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Exploiting The Internet In Governance- An Example

Sat, 5 Jan 2013 Source: Mankra, Kwame

The 2012 elections are over, with or without court cases. And John Dramani Mahama will remain President of the Republic till 2017.

Many issues account for the election victory of John Mahama. Of the many contributions, the 'youth factor' could not be insignificant.

On 14th December, curiosity led me to a press conference organised by the Yaw Ampofo Ankrah led Movement for Mahama. It coincided with the launch of a government projects tracking portal called www.betterghanaprojects.com. The press conference, in my opinion, did two things- thank Ghanaians for voting for John Mahama, and to prompt the NDC to start work towards the 2016 elections.

Given the sweetness of the electoral feat in 2012, the charisma of President John Mahama, and the arduous task of delivering on the electoral campaigns of 2012, it is feared that youthful, brilliant and innovative governance solutions introduced during the 2012 elections will be put on the back-burner. This is where i share the beliefs of the Movement for Mahama.

To say the NDC won the elections on a silver platter is a lie. Despite the abundance of folly in the NPP leadership, they were and will remain a formidable political force. The NPP 2012 campaign thrived on wild and 'free' promises, President Kufuor's record in government and a communication team made up of 'babies and evil dwarfs' with very sharp teeth. The robustness of the NPP communication team and the heavenly image they presented to Ghanaians about Kufour's eight (8) year rule is weighty enough for my next article.

In spite of winning, the NDC has as its greatest problem what the NPP has in abundance - a pliable sympathetic Ghanaian media, an effective and efficient communication team, and a system that fails to appropriately track and publicise developmental activities across the country.

Long before the elections, the NDC decided to mount the 2012 elections on Prof Mills' record of performance in government. In pursuit of same, appointees of government started highlighting achievements in specific industries. The construction of 1700 classrooms for schools which hitherto run under tress or had no classrooms, was one such specific achievement. Strangely, when the NDC was asked to produce the list of 'schools under trees', confusion set in. Subsequent attempts at providing proof rather generated spoofs which could have hurt the party!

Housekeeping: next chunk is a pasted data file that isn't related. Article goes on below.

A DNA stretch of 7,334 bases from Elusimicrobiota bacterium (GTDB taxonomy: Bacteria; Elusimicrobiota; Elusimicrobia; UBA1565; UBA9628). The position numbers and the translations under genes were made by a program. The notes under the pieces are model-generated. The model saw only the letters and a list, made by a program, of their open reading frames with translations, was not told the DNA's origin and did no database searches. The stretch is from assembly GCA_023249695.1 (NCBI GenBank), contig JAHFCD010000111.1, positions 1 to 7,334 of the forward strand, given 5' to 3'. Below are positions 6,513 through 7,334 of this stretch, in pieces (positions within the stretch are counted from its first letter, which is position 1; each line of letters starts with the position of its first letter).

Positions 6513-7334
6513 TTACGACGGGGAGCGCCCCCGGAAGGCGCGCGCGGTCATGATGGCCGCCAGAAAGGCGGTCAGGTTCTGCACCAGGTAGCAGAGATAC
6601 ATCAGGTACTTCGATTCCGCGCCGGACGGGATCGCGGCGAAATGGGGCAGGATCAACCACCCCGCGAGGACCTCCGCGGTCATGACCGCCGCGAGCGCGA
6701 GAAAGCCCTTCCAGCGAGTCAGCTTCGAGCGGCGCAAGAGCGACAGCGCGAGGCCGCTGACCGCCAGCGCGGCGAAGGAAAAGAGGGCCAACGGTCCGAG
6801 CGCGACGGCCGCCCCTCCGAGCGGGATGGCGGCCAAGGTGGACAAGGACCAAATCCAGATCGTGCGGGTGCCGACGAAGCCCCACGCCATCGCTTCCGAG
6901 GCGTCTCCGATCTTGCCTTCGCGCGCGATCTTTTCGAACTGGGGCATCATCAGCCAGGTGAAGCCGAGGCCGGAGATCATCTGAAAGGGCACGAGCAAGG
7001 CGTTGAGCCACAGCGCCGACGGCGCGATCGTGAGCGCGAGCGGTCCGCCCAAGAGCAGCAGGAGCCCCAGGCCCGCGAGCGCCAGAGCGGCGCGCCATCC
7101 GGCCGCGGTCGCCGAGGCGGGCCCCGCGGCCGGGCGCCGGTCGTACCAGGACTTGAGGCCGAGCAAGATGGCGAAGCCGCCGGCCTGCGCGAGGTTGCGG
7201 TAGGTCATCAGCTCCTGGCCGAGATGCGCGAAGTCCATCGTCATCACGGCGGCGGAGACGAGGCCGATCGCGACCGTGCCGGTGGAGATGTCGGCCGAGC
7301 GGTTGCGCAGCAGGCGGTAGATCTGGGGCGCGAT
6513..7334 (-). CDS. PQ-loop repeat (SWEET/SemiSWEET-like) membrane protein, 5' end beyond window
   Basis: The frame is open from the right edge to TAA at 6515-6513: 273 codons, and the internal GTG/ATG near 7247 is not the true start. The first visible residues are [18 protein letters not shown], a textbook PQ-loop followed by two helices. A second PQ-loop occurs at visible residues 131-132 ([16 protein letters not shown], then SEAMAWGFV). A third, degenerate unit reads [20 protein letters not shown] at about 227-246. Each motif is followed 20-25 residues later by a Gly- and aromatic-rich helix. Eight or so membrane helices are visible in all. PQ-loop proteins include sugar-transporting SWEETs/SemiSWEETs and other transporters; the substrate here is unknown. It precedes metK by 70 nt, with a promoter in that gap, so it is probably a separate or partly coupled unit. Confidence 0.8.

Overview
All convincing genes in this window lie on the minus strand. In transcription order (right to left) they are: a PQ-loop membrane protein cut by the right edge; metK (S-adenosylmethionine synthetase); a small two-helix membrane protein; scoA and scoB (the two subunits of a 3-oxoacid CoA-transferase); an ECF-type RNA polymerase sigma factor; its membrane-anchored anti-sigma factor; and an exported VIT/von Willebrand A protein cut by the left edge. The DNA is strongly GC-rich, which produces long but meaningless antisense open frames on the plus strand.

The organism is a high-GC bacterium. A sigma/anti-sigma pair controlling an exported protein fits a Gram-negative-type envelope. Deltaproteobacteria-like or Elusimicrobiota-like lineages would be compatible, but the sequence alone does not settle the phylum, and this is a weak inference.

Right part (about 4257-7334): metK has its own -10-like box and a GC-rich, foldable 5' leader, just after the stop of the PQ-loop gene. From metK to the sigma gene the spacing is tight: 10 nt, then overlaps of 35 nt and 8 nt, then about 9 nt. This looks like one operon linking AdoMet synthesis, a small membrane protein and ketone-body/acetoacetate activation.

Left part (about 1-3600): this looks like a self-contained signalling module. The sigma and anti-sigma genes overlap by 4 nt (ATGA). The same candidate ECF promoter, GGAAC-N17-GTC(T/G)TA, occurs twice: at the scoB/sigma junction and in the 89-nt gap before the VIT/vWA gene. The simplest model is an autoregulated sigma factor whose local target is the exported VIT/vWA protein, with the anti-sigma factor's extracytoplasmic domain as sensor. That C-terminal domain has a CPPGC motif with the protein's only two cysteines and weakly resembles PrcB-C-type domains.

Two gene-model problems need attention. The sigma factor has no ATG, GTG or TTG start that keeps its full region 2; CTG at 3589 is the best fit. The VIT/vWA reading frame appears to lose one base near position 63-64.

Looking at www.betterghanaprojects.com, it cannot be false that over 1700 new classroom blocks have been built for first cycle institutions across the country. The website has data covering only 67 MMDA's and a total of over 700 such new constructions is evident from these 67 MMDA's. This figure is distinct and separate from other project categories such as School Building Rehabilitations, New Library constructions, Additional Classroom Blocks ( additional blocks for 2nd cycle schools) etc.

Going into President Mahama's first term in government, the 2016 elections and beyond, it is important that gaffes, as was experienced in the School Under Trees issue do not recur, and this is where I charge the Movement for Mahama to do the following: • Mutate quickly into a Pressure Group that meticulously 'checks' President Mahama's electoral promises and report the minutest achievement through the (www.betterghanaprojects.com) platform. • Tweak the website to reflect some continuity in the governance experiment instead of an election winning tool. For the NDC government, adopting the betterghanaprojects website and reconfiguring it would be a very wise move. The reasons are many including: • The world has moved on from paper and books. No book will ever be big enough to accurately record government achievements. • It removes the problem of physical localisation - the internet is a fluid tool to bringing the remotest parts of the world into focus. • Any set IT database is easier to update than any other mode of communicating government achievements. • Governance is a tangible project. Where pictorial evidence exists for any stated achievements, it must be shown for all to see! • The betterghanaprojects website is already positioned as a good source of information on infrastructural projects at the MMDA's. Some modifications to the design and database are all that is needed to create a perfect tracking portal. To my lay mind, the promoters and designers of www.betterghanaprojects.com need to do something about the News In Brief and the Achievement Summary sections. The News-In-Brief needs constant updates and the Achievements Summary is difficult to follow unless one is very observant.

In conclusion, I urge all who have not seen this website to visit it. And of course, kudos to the designers and the promoters of the concept.

By Kwame Mankra

Email: kwamemankra@gmail.com

Columnist: Mankra, Kwame